“Self-care” isn’t bad, but I might prefer “self-artistry.” If I have faith in anything, I suppose it’s the faith that we can trust the ways and levels at which art can communicate, inside and outside of consciousness, and that it’s in these ways and at these levels that the foundational change we need most can occur. We’re lucky to have those special ones, whose artistry in some medium, whether god-gifted or doggedly earned, seems to allow them to communicate in the ways I’m talking about as easily as exhaling a breath. But that’s no reason to surrender the field completely to them.
Brooks misses his daughter. They were close. I’m not sure I read this word-for-word in the essay, but I can imagine how, before she went away to school, he would try to share his hard-earned knowledge with her, perhaps to help her prepare for adulthood, and how she’d undercut the pedantry with a look. Lately, they’ve taken to texting each other a photo every once in a while—message-free, just a random image from one of the day’s quiet moments. One might speak of how mindfulness, a certain quality of presence, can touch a small gesture like this with meaning. But Brooks says the practice makes him happy, and that’s easy enough to understand.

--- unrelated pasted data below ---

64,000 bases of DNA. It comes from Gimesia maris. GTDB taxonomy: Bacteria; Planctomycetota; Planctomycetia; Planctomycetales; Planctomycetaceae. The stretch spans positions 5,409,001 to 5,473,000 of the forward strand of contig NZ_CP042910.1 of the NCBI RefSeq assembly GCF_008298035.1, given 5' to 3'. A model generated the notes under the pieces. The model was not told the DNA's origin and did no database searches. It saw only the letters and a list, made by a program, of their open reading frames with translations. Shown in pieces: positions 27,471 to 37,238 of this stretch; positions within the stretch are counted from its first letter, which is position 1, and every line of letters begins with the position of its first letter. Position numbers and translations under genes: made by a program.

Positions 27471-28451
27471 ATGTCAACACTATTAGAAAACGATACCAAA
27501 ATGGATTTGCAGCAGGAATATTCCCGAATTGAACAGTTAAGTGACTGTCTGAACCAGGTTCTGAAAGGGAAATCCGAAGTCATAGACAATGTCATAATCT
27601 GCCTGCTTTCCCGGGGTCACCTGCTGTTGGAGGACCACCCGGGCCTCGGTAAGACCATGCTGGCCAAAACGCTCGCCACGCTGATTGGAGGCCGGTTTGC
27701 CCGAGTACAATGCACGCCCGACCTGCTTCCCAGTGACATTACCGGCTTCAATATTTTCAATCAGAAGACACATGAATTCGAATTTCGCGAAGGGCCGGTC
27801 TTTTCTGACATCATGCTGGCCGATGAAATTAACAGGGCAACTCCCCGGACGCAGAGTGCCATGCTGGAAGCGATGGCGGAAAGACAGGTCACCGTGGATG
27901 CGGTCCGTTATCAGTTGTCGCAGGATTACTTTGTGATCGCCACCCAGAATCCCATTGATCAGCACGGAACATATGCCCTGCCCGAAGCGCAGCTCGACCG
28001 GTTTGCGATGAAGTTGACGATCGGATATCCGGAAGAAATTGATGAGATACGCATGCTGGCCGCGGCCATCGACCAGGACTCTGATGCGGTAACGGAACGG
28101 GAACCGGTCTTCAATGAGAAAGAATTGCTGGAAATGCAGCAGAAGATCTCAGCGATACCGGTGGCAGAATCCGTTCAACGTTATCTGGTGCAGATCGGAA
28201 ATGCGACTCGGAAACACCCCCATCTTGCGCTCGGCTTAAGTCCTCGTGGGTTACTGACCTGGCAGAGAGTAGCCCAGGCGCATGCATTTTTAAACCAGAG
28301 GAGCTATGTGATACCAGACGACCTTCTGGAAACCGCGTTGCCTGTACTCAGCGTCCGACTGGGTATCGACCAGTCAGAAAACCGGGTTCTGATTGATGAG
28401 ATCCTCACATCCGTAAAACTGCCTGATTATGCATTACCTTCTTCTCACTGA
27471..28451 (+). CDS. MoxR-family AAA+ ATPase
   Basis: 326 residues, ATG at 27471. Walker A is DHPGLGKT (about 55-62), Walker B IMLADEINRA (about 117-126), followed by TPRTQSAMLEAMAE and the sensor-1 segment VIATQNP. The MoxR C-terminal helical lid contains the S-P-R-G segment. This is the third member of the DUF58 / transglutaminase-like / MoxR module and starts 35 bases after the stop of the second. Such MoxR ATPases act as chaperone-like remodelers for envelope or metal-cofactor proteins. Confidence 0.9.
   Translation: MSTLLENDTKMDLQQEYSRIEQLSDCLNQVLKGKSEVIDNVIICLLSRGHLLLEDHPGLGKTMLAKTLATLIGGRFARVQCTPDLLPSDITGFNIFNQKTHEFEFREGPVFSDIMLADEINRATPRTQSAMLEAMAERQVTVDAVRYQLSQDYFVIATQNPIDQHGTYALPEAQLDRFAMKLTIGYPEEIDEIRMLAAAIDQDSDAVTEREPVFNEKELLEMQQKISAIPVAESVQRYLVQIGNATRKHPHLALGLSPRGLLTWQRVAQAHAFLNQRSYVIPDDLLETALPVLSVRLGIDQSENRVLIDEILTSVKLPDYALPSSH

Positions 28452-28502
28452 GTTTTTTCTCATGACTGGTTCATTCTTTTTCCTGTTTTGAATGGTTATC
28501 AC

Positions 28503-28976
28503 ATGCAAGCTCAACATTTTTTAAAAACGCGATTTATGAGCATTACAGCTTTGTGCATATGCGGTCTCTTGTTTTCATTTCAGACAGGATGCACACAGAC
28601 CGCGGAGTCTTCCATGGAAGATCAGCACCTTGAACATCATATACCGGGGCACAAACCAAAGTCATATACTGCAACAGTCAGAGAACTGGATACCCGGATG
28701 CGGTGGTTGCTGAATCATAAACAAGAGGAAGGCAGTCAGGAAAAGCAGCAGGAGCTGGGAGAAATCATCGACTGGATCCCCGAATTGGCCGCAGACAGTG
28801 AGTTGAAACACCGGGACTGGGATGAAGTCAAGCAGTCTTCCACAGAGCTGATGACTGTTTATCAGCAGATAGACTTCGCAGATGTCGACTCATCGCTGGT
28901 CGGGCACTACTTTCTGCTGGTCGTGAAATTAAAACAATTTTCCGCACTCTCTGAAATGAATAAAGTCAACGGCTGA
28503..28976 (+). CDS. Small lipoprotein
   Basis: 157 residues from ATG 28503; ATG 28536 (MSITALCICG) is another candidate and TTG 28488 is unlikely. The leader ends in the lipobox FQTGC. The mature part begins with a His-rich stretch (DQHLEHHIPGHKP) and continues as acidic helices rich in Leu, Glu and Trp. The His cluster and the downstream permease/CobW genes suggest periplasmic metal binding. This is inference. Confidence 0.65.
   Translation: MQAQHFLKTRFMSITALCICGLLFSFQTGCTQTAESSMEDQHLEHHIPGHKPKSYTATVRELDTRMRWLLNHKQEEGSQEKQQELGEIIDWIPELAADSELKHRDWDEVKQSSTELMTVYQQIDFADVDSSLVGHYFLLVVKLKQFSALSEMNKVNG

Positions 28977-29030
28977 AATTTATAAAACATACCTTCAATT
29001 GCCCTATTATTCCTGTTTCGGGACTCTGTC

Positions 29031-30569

I’m not very artful with my flip phone. But lately I’ve learned how to take a photo with it and attach the photo to a text.
A version of this essay was first published in the Society for US Intellectual History Blog.